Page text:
Naomi and I are pleased to announce an upcoming publication: Kukai no Hitobito. This is Naomi’s memoir of her experience as a pilgrim to the Eighty-Eight Sacred Places of Shikoku Pilgrimage in Japan. The text is in Japanese and will be available to purchase in October.
We are excited to announce our next book. This will be a paperback of 101 poems by Naomi. The book is in Japanese and is illustrated. It will go on sale by the end of September. Click on the image for a larger view.
Translations: Bates International Poetry Festival 2011 documents this creative event featuring eight poets from around the world: Polina Barskova (Russia), Rhea Côté Robbins and Robert Farnsworth (United States), Francisca López (Spain), Naomi Otsubo (Japan), Danny Plourde (Canada), Carmen Elisabeth Puchianu (Romania), and Miguel Ángel Zapata (Peru). These poets spent five days performing their poetry in their native language and interacting with students and faculty on translations of their work. Contained in this volume are the original poems and the translations that came from this collaboration. Essays on the meaning of festivals, insights into translations, translation in pedagogy, and reflections on multilingualism from Enrique Yepes, Jane Costlow, Sarah Strong, Claudia Aburto Guzmán, Laura Balladur, Francisca López, and Raluca Cernahoschi round out this fascinating volume.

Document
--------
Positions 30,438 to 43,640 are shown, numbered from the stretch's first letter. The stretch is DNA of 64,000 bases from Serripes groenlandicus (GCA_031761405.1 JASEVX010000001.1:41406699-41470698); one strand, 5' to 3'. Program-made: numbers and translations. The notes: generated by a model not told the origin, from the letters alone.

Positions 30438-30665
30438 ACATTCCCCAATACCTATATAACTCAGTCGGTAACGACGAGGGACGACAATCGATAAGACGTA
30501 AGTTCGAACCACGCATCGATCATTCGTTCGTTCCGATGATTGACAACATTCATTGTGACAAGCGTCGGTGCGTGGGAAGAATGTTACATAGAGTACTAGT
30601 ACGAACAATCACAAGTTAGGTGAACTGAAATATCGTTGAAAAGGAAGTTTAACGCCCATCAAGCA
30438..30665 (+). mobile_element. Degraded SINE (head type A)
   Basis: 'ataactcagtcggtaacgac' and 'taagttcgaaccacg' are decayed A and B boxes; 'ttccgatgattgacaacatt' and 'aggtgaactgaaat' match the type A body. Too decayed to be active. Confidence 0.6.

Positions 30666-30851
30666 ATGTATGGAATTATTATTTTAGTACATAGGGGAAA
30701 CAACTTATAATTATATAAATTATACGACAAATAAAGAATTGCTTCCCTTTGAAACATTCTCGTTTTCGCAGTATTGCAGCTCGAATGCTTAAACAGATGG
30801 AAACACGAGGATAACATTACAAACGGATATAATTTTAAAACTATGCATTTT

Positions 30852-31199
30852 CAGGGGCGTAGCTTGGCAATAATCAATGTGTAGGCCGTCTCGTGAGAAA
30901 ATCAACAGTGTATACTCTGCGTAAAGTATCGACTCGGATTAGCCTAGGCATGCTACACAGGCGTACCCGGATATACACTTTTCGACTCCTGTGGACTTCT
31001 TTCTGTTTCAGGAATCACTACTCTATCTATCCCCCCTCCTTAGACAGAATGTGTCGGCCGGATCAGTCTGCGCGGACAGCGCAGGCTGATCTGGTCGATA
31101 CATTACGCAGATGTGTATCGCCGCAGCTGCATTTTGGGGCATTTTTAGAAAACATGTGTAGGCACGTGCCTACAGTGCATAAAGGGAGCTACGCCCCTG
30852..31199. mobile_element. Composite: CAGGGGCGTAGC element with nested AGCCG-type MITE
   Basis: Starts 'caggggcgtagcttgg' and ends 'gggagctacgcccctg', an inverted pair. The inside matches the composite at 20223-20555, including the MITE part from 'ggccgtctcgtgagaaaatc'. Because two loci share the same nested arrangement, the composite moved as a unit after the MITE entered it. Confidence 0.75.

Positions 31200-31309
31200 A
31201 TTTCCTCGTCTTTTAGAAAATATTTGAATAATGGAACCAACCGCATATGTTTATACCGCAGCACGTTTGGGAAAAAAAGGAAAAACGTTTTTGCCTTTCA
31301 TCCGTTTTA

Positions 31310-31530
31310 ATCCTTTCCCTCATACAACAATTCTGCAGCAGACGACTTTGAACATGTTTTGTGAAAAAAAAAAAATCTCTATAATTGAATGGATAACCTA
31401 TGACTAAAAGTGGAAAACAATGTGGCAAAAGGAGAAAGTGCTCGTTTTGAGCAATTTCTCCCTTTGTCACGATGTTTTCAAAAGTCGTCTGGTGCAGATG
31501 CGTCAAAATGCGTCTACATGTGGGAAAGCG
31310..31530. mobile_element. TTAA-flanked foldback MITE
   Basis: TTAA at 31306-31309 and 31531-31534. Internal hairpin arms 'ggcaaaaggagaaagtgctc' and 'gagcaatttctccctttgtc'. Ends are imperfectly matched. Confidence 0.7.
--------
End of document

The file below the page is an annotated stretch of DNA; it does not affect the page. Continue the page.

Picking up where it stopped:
Welcome to the blog site of Hakusan Creation. We are an artist-run publisher exploring electronic publishing. The site is run by the photographer and designer William Ash and the writer and poet Naomi Otsubo. We hope you will find our work interesting. Welcome.
Hakusan, represented by the two Japanese characters in our logo, means “white mountain.” This comes from the name of a shrine in Tokyo where we were married. Hakusan is a sacred mountain in Japan.